The diffusion of disruptive technologies

The development of novel technologies, the degree to which they affect jobs, and the speed with which they spread across regions, firms, and industries are key elements in the study of economic growth, economic inequality, entrepreneurship, and firm dynamics.

In a paper1 published in September 2021, Nicholas Bloom et. al. make use of the full text of millions of patents and job postings and hundreds of thousands of earnings conference calls over the past two decades to make progress on understanding this process. Their approach enables them to identify and document the diffusion of 29 disruptive technologies across firms and labor markets in the U.S.

Five stylized facts emerge from their data1.

  1. The locations where technologies are developed that later disrupt businesses are geographically highly concentrated, even more so than overall patenting.
  2. As the technologies mature and the number of new jobs related to them grows, they gradually spread across space.
  3. While initial hiring is concentrated in high-skilled jobs, over time the mean skill level in new positions associated with the technologies declines, broadening the types of jobs that adopt a given technology.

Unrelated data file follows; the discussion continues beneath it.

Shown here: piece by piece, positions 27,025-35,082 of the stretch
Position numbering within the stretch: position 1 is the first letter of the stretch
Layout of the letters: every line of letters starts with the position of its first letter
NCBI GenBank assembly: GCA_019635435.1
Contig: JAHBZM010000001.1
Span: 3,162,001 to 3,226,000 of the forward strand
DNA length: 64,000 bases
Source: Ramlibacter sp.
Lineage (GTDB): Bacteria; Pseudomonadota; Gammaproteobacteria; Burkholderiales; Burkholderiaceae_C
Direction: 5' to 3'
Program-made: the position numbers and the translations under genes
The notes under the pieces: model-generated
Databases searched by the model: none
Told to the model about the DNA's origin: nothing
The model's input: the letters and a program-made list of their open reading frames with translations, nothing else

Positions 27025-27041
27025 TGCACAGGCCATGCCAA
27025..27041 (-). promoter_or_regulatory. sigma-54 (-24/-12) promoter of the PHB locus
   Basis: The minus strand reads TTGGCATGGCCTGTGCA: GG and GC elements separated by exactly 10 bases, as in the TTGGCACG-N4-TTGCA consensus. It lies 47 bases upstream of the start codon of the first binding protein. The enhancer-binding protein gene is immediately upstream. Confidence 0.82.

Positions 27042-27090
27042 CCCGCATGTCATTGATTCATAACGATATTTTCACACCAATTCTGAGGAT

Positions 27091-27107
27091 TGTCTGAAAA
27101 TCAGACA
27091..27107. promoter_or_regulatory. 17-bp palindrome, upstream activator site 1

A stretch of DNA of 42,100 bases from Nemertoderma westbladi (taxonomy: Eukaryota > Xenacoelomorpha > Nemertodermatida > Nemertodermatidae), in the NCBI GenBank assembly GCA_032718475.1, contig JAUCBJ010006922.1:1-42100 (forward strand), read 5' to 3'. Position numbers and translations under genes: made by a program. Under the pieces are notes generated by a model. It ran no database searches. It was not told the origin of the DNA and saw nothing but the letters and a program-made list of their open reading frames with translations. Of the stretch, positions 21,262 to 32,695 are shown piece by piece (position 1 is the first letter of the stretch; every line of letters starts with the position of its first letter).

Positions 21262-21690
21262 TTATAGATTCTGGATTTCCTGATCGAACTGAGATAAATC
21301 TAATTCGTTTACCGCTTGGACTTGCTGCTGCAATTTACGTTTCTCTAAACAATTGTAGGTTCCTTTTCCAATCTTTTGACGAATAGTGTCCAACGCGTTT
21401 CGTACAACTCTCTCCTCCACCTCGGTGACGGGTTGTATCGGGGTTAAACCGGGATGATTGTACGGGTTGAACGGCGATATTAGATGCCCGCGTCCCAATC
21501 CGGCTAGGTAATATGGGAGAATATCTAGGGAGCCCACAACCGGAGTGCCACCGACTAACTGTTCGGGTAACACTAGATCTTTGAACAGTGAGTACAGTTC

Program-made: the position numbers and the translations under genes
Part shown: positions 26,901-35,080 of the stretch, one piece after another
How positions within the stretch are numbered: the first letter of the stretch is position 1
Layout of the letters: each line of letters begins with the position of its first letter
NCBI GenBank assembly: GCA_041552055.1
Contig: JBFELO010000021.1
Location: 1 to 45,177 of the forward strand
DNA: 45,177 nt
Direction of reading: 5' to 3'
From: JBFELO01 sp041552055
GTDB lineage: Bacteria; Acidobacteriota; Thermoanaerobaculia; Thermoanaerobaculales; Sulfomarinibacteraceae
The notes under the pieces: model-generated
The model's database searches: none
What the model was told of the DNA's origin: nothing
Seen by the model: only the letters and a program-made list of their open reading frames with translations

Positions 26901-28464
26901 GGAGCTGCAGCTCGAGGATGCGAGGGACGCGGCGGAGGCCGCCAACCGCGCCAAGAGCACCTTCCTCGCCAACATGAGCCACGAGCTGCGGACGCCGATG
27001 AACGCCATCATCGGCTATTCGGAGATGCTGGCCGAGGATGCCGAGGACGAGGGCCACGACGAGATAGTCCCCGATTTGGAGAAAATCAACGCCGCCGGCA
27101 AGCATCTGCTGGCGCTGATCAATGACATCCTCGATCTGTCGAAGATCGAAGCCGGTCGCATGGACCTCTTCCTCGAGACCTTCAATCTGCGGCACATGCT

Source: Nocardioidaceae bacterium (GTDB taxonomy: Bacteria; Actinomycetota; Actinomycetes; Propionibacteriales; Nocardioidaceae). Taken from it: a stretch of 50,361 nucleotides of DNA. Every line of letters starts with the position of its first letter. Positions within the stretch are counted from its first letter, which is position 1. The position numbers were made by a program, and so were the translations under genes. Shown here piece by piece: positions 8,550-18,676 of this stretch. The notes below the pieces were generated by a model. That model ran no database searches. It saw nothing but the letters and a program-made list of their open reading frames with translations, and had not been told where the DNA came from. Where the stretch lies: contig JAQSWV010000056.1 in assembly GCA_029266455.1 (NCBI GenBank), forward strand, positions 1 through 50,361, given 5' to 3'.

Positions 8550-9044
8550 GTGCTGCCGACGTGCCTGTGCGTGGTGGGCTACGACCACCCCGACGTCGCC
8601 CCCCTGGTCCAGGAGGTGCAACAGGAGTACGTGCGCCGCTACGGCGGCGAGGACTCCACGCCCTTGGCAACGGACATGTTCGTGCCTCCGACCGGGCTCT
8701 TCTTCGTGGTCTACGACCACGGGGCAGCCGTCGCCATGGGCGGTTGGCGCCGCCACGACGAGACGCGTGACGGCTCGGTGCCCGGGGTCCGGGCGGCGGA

4. The geographic diffusion of low-skilled positions is significantly faster than higher-skilled ones, so that the locations where initial discoveries were made retain their leading positions among high-paying positions for decades.
  5. These technology hubs are more likely to arise in areas with universities and high skilled labor pools.
Technology exposure in earnings calls and jobs postings: Percentage of firms (red line) which mention year by year technology-related keywords in earnings calls, and the percentage of job postings (grey circles) in Burning Glass which mention technology relatedkeywords (op. cit. Fig. 3)
Coefficient of Variation across locations by year since emergence: Normalized share of technology jobs for each of 29 technologies by year from 2007-2019 against the years since emergence of the technology (op. cit. Fig. 4)
Share of college educated by year since emergence: Share of technology job postings which require college-educated people (red circles, where the size of the circle represents the total number of technology job postings) against year since emergence for the technology (op. cit. Fig. 7)

My take:

  1. Geography (location) have played / still plays a fundamental role in the age of information and communications technologies (meaning, there is plenty of room ahead).
  2. The competitive advantage of geographies can be planned (it’s all about knowledge), and will be long lasting, but it is a very long term process, and therefore beyond current goverments vision and planning horizons in the vast majority of places (nation states).


(1) Bloom, Nicholas, Tarek Hassan, Aakash Kalyani, Josh Lerner, and Ahmed Tahoun. ‘The Diffusion of Disruptive Technologies’. CEP Discussion Paper. Centre for Economic Performance, LSE, 10 September 2021.

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